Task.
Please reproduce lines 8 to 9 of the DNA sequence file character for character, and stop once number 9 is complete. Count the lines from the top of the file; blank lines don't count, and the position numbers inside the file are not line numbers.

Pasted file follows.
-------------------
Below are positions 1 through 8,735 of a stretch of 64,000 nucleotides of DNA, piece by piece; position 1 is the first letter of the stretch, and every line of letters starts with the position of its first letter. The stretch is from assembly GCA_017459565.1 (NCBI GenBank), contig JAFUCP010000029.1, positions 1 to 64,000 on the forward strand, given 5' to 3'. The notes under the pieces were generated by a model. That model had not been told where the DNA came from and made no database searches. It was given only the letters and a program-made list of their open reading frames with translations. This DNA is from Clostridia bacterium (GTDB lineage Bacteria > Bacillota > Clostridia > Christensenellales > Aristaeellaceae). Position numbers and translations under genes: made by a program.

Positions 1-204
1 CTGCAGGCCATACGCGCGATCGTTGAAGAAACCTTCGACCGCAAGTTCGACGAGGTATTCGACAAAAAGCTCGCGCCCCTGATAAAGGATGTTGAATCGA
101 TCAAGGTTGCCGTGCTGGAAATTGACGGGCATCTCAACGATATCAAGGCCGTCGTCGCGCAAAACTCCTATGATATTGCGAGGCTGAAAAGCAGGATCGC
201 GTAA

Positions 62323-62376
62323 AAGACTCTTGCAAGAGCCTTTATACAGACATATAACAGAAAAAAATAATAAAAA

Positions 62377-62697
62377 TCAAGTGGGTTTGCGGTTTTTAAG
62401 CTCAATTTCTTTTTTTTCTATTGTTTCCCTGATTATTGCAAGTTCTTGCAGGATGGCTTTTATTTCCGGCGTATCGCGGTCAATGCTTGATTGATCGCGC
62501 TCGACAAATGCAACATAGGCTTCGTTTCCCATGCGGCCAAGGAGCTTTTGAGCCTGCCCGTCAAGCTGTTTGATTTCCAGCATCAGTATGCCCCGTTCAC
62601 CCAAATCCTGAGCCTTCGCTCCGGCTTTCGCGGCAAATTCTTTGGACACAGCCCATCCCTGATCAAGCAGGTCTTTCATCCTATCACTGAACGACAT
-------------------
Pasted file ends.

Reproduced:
Positions 62377-62697
62377 TCAAGTGGGTTTGCGGTTTTTAAG